Reversing a policy that was in place for only a few weeks, Azusa Pacific University reinstated the same-sex relationship clause in the student standards of conduct, which states that “Students may not engage in a romanticized same-sex relationship.” The Board of Trustees issued a statement on the reversal.
“Last week, reports circulated about a change in the undergraduate student standards of conduct. That action concerning romanticized relationships was never approved by the board and the original wording has been reinstated,” the statement read. “We pledge to boldly uphold biblical values and not waiver in our Christ-centered mission. We will examine how we live up to these high ideals and enact measures that prevent us from swaying from that sure footing.”
Albert Tate, a member of the board, told the San Gabriel Valley Tribune that the board was still considering new language for the standards of conduct.
“When we took out the language, everyone else filled that gap with their own language and interpretations, and it was hurtful to LGBTQ students, our faculty, our constituencies outside,” Tate said. “We reinstated that language with the intention to strategically partner with our LGBTQ students to find the best language possible to capture our heart and intent.”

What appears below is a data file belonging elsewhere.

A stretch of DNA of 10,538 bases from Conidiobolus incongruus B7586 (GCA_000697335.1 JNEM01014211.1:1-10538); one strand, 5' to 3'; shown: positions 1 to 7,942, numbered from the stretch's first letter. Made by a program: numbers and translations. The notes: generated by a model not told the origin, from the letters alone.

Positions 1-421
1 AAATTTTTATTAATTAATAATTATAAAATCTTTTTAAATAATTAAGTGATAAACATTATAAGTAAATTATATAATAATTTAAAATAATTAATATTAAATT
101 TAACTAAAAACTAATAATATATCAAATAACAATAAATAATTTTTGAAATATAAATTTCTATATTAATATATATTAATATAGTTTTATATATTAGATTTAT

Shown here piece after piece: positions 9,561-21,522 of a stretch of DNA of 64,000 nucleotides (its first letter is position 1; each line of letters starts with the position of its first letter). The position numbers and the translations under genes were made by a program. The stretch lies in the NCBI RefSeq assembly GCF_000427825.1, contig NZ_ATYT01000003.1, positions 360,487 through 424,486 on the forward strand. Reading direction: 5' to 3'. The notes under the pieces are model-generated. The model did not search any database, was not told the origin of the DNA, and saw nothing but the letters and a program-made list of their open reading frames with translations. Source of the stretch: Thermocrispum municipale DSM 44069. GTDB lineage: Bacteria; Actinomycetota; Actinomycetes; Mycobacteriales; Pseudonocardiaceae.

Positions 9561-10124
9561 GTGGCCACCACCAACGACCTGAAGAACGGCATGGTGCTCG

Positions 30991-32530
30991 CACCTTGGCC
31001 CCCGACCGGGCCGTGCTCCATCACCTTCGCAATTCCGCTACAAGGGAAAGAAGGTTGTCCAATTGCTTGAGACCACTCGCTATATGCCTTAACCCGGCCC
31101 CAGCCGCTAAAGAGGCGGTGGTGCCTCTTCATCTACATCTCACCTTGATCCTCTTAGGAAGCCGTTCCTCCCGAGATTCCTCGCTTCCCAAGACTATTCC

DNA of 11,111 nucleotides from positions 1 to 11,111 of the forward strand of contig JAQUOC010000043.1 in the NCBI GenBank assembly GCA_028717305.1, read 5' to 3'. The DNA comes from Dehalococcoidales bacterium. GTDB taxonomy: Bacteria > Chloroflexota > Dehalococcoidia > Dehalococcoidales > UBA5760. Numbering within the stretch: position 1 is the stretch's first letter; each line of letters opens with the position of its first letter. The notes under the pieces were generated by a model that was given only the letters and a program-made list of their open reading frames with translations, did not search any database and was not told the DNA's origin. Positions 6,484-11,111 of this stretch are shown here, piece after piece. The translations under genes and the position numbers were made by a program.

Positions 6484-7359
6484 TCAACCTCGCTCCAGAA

Azusa Pacific University did not respond to a request for comment.
Previously, the university had revised its human sexuality statement and code of conduct to ensure that it applies equally to all students regardless of sexual orientation and removed language that explicitly prohibited same-sex romance. The new human sexuality statement is still intact, and prohibits sex outside of marriage, which the university defines as a covenant between a man and a woman.
Azusa Pacific University students and LGBT advocacy organizations applauded the short-lived willingness of the university to permit some gay and lesbian relationships. They said that the policy -- now reversed -- was significant. Now, they're wondering why the university is backing down.
“Students are feeling heartbroken and hurt. I know that students who have not originally been activists or organizers are now feeling compelled to try and engage with the institution more and generally try to understand what happened and why the institution would make such a bold stance to only reverse it,” said Yaz Mendez Nuñez, director of programs and communications for SoulForce, a nonprofit dedicated to ending religious bias against gay people. “A lot of students are feeling -- the students that SoulForce is in relationship with now, anyway -- are feeling distrust and that the university is actually not brave enough to live truly in their faith and what they believe.”